“I couldn’t believe the intense pain when I got sprayed with OC,” Gust said. “It felt like my eyes were being scratched out with sandpaper and my face was melting.” ASC educates Lincoln’s ISF Sailors about the basics of personal protection and provides them with information that just might save a fellow Sailor’s life someday. U.S. Navy photo by MC3 Zachary S. Welch

U.S. Navy photo by MCSN Joshua Walters

improvised explosive devices, proper watch standing, proper personnel and vehicle inspection, firearms safety, and proper operation of 9MM pistols, M16 rifles and shotguns. Toward the end of the course, Sailors use everything they’ve learned in the oleoresin capsicum (OC) spray course. “Training is extremely important in the ASC for any situation,” Gust

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U.S. Navy photo byMC3 Chris Johnson

U.S. Navy photo by MC3 Carlos Vazquez

U.S. Navy photo by SN Phylicia Sorenson

U.S. Navy photo by MC3 Timothy D. Godbee

THe PeNNY PRess 10 VOLUME 24 , ISSUE 26 8

U.S. Navy photo by SN Phylicia Sorenson

U.S. Navy photo by SN Phylicia Sorenson

U.S. Navy photo by MC3 Zachary S. Welch


U.S. Navy photo by MC2 Colby K. Neal

U.S. Navy photo by MCSN Brenton G. Poyser

U.S. Navy photo by MC3 Timothy D. Godbee U.S. Navy photo by MC3 Chris Johnson

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Supply at Work

Photo Illustration by MC3 Zachary S. Welch

VOLUME 24 , ISSUE 27

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U.S. Navy photo by MC3 Zachary S. Welch

U.S. Navy photo by MC3 Jeremiah Mills

U.S. Navy photo by MCSN Brenton G. Poyser

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Photos By MC3 Jeremiah Mills

U.S. Navy photo by MC3 Jeremiah Mills


U.S. Navy photo by MC3 Mason Campbell

U.S. Navy photo by MC3 Jeremiah Mills

U.S. Navy photo by MC3 Jeremiah Mills

VOLUME 24 , ISSUE 27

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Brenan Gavin Born: July 14, 2012 @ 2307 Weight: 9 pounds, 14 ounces Parent: AO2 William Low Xyrille Adrien Flores Wells Born: July 16, 2012 @ 2047 Weight: 7 pounds, 3 ounces Parent: MMFR Noah S. Jordan Wells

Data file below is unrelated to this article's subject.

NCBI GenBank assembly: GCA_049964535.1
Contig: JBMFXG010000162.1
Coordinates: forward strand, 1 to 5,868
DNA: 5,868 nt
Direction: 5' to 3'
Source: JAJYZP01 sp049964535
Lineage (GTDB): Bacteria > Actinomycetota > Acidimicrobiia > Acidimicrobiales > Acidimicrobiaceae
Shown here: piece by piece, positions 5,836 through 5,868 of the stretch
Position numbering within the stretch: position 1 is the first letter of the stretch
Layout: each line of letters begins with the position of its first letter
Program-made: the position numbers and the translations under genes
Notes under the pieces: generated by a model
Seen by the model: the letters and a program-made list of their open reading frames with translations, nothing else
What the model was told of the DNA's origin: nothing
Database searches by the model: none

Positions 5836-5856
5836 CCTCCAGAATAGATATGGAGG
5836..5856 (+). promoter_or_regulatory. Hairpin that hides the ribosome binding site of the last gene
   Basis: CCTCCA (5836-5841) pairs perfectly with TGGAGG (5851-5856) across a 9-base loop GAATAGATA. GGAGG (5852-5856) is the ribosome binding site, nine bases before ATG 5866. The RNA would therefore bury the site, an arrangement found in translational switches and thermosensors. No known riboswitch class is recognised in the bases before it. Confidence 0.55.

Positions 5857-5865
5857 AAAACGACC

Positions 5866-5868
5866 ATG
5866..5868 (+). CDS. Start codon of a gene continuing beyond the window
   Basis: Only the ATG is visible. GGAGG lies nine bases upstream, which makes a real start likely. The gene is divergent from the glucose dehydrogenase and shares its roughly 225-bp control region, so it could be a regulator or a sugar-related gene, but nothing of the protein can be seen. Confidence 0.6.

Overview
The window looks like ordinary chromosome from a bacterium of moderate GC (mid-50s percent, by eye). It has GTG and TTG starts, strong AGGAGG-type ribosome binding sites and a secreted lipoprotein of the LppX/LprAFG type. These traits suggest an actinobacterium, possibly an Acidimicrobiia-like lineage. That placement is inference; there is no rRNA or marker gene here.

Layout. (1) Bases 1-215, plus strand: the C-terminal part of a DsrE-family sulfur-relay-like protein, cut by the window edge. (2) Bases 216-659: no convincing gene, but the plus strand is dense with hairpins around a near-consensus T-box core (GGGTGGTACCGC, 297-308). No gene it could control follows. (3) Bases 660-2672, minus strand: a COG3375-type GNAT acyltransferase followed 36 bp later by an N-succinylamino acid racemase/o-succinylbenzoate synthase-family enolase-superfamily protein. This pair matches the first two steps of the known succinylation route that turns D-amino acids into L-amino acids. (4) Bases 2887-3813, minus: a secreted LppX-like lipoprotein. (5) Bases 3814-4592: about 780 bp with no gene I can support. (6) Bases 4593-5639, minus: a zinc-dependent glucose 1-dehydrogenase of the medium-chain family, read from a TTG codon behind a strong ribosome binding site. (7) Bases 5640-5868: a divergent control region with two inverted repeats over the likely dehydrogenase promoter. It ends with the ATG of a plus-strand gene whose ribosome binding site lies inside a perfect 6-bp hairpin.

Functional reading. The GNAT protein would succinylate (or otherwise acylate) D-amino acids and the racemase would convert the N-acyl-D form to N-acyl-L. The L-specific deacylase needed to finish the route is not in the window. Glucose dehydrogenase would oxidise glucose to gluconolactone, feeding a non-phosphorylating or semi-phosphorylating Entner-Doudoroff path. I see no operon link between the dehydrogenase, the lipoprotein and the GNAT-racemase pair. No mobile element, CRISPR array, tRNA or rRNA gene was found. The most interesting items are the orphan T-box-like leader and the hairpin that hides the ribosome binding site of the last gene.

Mickey Gordon Callahan Born: March 14, 2012 Weight: 8 pounds, 6 ounces Parent: AMEAN Timothy Callahan

Bryce Calvin James Kurz Born: July 13, 2012 @ 1200 Weight: 10 pounds, 4 ounces Parent: IT1 Kenneth Kurz

Bryce Gray Johnson Born: May 23, 2012 @ 1745 Weight: 7 pounds, 12 ounces Parent: ICC Brad Johnson


Know Your Shipmate

Briefly Photo and information by MC3 Wade T. Oberlin

LS2 Ronaldo Resalvo HSC-12/Supply Dept.

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orn in Delano, a small town smack-dab in the middle of California, Logistics Specialist 2nd Class Ronaldo Resalvo attended Garces Memorial High School in Bakersfield Calif., only thirty miles from his hometown. Before enlisting in the Navy, Resalvo spent some time working as a high school music teacher. Resalvo has now been in the Navy for nearly five years. As part of the Golden Falcons of Helicopter Sea Combat Squadron (HSC) 12, he has primarily worked in the squadron’s tool room managing equipment inventory. Now that his term with the Falcons is drawing to an end, he will soon be transferring to his new shore duty command in Singapore. “I’m looking forward to not being underway, just staying stationary for a while. Since my duty station is overseas, I’m looking forward to getting adjusted to a new culture in Singapore.” In seven months underway, Resalvo made a habit of visiting a particular a worldwide restaurant chain popular with Sailors throughout the Navy. “My main hobby underway was visiting foreign places, eating great food and collecting merchandise from all the Hard Rock Cafés we visited.”

CNIC Tops Feds Feed Families Navy Goal Commander, Navy Installations Command (CNIC) has donated 402,315 pounds as of week eight of the campaign to the 2012 Feds Feed Families drive, topping the Navy’s goal of 396,000 pounds for the entire three month campaign. Navy personnel have taken an incredible initiative so far with ensuring collection points are well identified and accessible across bases worldwide, collecting those goods, and donating them to charities both locally and around the world. “The generosity has been overwhelming in regard to the generous spirit of our personnel both here in our regions and installations in the United States, as well as abroad,” said Cmdr. Glenda Jennings Harrison, CNIC’s Supervisory Chaplain for Operations. “The success of Feds Feed Families so far is a testament to the quality and work ethic of these Sailors. They are doing a great job and it speaks volumes to who they are,”said Harrison. Navy Region Japan has the highest contribution total so far, donating 220,500 pounds to food banks both in their region and across the United States, including Oregon Food Bank, Second Harvest Food Banks, Community Food Bank of New Jersey, Feeding South Dakota Food Bank, Food Bank for the Heartland, Food Bank of Alaska and God’s Pantry Food Bank. (source: www.navy.mil)


August 3, 2012 -- Penny Press  

The Penny Press is the USS Abraham Lincoln's Command newspaper. It provides news and information to the Sailors and their families.